Integrity tests are typically not destructive and set out to determine the overall quality of the pile along its length. The most used testing methods are:
- Acoustic test
- Radiometric test
- Seismic test
- Stress wave test
- Dynamic response test
- Electrical test
Designing a pile-cap
Pile-caps are elements that transfer the actions from the superstructure of a building, bridge etc. into piles. They can be a form of pyramid truss that spreads the axial and bending forces from a vertical element into the piles on which the pile caps sit. Another way to describe them would be as a transfer structure that accommodates tolerances of the piles and spreads the axial force from a concentrated column or wall into one or more piles.
Pile-caps spread the axial force N from the superstructure through to piles at an angle, which determines the depth of the pile-cap. This angle is typically 45º but can be no shallower than 21.8º and is from the edge of the element that is being supported by the pile-cap, such as a column.
Spread of axial forces N through 3 pile caps
The layout of piles is largely determined from the magnitude and location of actions they are to support from the superstructure.
They are grouped together based on the pile’s capacity to support axial forces that can be either tension or compression, depending on the direction of the axial forces induced into the pile-cap from actions generated by the superstructure.
The location of piles with reference to the point of axial force application should be symmetrical. The proximity of piles to one another is at least 3 × diameter of the pile. For pile-caps with 1 or 2 piles, some restraint needs to be provided orthogonally to the pile(s), which is usually achieved via ground
S spacing between piles
Due to the setting out tolerances for the placement of piles, the edge of a pile cap should be no less than 150mm from the edge of a pile. This allows for the variances for the as-built location of the pile over the idealised one, plus cover to reinforcement.
Once cut down, the head of the pile penetrates the soffit of the cap by at least 75mm. This affects the placement of the bottom reinforcement as it needs to over-sail the heads of the piles
Another factor that determines the on-plan size of a pile-cap with respect to the pile location, is the requirement to ensure that all tension reinforcement in the base of the pile-cap is sufficiently anchored. The fact when the pile-cap is subjected to compression forces, the area immediately above the pile is in compression. This form of stress can be considered when determining the required anchorage lengths for the tension reinforcement.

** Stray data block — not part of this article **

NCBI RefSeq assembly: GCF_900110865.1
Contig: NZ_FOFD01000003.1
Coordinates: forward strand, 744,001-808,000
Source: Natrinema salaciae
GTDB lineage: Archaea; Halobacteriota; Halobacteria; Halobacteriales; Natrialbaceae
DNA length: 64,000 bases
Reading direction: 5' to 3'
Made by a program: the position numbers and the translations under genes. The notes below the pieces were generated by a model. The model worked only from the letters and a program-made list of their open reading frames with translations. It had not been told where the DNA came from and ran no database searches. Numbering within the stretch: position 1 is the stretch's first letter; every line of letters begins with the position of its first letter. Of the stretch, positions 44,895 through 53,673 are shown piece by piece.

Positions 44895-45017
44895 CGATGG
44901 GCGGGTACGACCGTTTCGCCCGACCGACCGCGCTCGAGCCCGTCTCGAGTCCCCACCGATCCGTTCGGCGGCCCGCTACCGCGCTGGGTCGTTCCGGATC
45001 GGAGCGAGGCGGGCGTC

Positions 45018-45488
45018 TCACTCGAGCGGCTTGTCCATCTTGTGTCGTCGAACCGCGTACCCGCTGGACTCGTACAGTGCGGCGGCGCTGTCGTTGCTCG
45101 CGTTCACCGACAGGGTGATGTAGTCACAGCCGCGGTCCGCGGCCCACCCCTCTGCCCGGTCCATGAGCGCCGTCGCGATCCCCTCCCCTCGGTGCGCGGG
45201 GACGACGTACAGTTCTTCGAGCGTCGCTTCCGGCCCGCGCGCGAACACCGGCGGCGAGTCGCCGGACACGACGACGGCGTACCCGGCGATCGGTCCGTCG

When a pile-cap is supporting an axial force N that is placed within the centroid of the pile group, the axial force in each pile is defined as:
N/n where n is the number of piles.
This only applies to pile groups that have a maximum of 5 piles. Larger pile groups are influenced by differential displacement of the piles. This results in an increase in magnitude of axial force in the piles in the extremity of the pile-cap when compared to the piles that are closer to the centroid of the group. In
some cases, the layout of the piles and the stiff ness of the pile-cap can result in the piles closer to the centroid being more exposed to higher forces than those at the perimeter.
When designing a pile-cap, STR partial factors apply (as opposed to GEO) as the pile-cap does not have any direct interaction with the soil. The partial factors for STR as follows:
Gk,j is the partial factor for permanent actions (e.g. self-weight of the structure) and has a value of 1.35
Qk,1 is the leading frequent variable action (e.g. occupancy and furniture) and has a value of 1.5
Qk,2 is the accompanying quasi-permanent variable action (e.g. wind)
ψ0 is the factor for the accompanying quasi-permanent value of a variable action.
The effect of design action on a pile-cap foundation N or Ed is defined as:
N=Ed =Gk, j+Qk,1+ ψ0Qk,2
There are two analysis methods used when designing pile-caps. One is the strut and tie system that assumes the reinforcement within pile-cap is acting as if it were part of a truss, with the compression stresses being withstood by the concrete and the tension by the steel reinforcement. This method is applicable for pile-caps with less than 6 piles.
The forces that pass through a pile-cap into the piles and how the strut and tie method is applied to it. It indicates how the depth of the pile-cap determines the magnitude of the forces within the concrete and the tension reinforcement.
Typically, the angle of the truss is set at 45º, which is then used to determine the depth of the pile-cap. Further iterations of this angle may be necessary as the size of the pile-cap is altered and/or the element it is supporting is modified to overcome geometry constraints and other extraneous design criteria. This can result in having a shallower angle that increases the tension in the reinforcement – as does the compression stress in the struts within the pile-cap.